There was a time, not so long ago, when accomplishing anything with a computer made Microsoft Office an assumed necessity. Word documents and Excel spreadsheets were the currency of computer data and they came at a price. Microsoft opened up the pricing a little bit with Home and Student versions, but at $110, it’s still a hefty tag.
If you are frugal (like me!), there are some very good, FREE, options for computer software. The granddaddy of them all is Open Office. This office suite features a word processor, spreadsheet app, presentation app and a database application. It even throws in a drawing app and a formula editor as a bonus.
Open Office has passed through several owners from its inception as a commercial program through Sun and Oracle to its present ownership with Apache. With its slightly dated interface, the program feels very much like an older version of Microsoft Office, but it features excellent compatibility with document files. Word files can be opened, edited and saved nearly flawlessly. I have only had issues with its spreadsheet application when opening very complicated, pivot-table based spreadsheets. The presentation application, called Impress, is not quite as successful at importing complex PowerPoint files but is quite serviceable if you are creating presentations or exporting them in PowerPoint (PPT) format.
While Open Office uses its own file format (ODT) as a default, it is simple to go into its Preferences setting and choose to save your data into standard DOC and XLS files. Open Office is available for both the Mac and PC and is completely free to use without restrictions. This usage statement is directly from its website:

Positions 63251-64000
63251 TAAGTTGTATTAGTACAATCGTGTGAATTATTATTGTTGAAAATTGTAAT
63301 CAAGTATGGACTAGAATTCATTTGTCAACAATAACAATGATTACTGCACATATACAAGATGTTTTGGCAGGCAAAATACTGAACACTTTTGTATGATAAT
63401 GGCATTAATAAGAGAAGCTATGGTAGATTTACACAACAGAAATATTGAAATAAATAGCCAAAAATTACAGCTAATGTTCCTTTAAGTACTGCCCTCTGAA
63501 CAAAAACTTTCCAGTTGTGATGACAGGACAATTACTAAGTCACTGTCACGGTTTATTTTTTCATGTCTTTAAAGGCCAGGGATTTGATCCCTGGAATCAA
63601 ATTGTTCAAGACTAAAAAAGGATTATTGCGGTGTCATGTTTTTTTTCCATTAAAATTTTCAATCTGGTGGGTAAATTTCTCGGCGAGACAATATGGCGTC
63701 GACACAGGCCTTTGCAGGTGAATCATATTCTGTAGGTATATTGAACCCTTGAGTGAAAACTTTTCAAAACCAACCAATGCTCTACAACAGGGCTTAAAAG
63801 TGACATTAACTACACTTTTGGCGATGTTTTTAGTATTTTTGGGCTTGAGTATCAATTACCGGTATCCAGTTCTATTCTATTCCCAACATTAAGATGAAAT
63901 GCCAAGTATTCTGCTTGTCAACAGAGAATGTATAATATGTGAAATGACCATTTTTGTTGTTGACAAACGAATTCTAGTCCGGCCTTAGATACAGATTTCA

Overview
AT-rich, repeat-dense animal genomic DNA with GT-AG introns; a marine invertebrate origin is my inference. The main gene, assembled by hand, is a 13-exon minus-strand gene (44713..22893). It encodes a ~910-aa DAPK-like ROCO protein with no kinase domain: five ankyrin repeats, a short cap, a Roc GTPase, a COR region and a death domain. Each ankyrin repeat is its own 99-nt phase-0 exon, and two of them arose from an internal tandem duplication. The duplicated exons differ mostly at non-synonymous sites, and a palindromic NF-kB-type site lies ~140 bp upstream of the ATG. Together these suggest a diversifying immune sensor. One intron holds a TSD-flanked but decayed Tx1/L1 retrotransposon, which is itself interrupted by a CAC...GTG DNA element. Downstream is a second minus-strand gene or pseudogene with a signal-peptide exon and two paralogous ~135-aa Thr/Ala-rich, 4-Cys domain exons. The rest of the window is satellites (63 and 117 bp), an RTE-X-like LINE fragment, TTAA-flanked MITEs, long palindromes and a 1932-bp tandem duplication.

Apache OpenOffice is free software:
- You may download Apache OpenOffice completely free of any license fees
- Install it on as many PCs as you like
- Use it for any purpose – private, educational, government and public administration, commercial…
- Pass on copies free of charge to family, friends, students, employees, etc.
If you are looking for something with a slightly more modern interface, try LibreOffice. Also available for both the Mac and PC, it is based on essentially the same code that is in OpenOffice. It was actually founded out of a fear that the owners of OpenOffice would eventually make it a commercial, for-profit product. A group of programmers started The Document Foundation to ensure that that Open Office would always be available as a free product.
While it does have a more modern look and feel to it, the program takes up more room on your hard drive, so if you are using an older computer you may be better served with Open Office. LibreOffice does ask for donations but the only restriction it puts on using the product for free is that you “agree with our core values and contribute to our activities” which could take the form of money or volunteering for the organization.
If Mac compatibiility is not important to you, Kingsoft Office is a Windows-based knockoff of the three key Microsoft apps (Word, Excel and PowerPoint) that also features iPhone/iPad and Android versions if you are more interested in mobile computing.
Pros and cons of free programs
Each of these products runs completely on your local computer, which allows you to use them even if you have no access to the Internet. They all have good compatibility dealing with the normal file formats.
You are primarily sacrificing one thing: support. Do not expect to be able to call for tech support on any of them. They all have online forums and some mechanisms for support, but you may be best served by literally typing your issue into a Google search box to see if anyone else is having a similar issue.
The best part of all of them? Every one is my favorite price of all — completely free!
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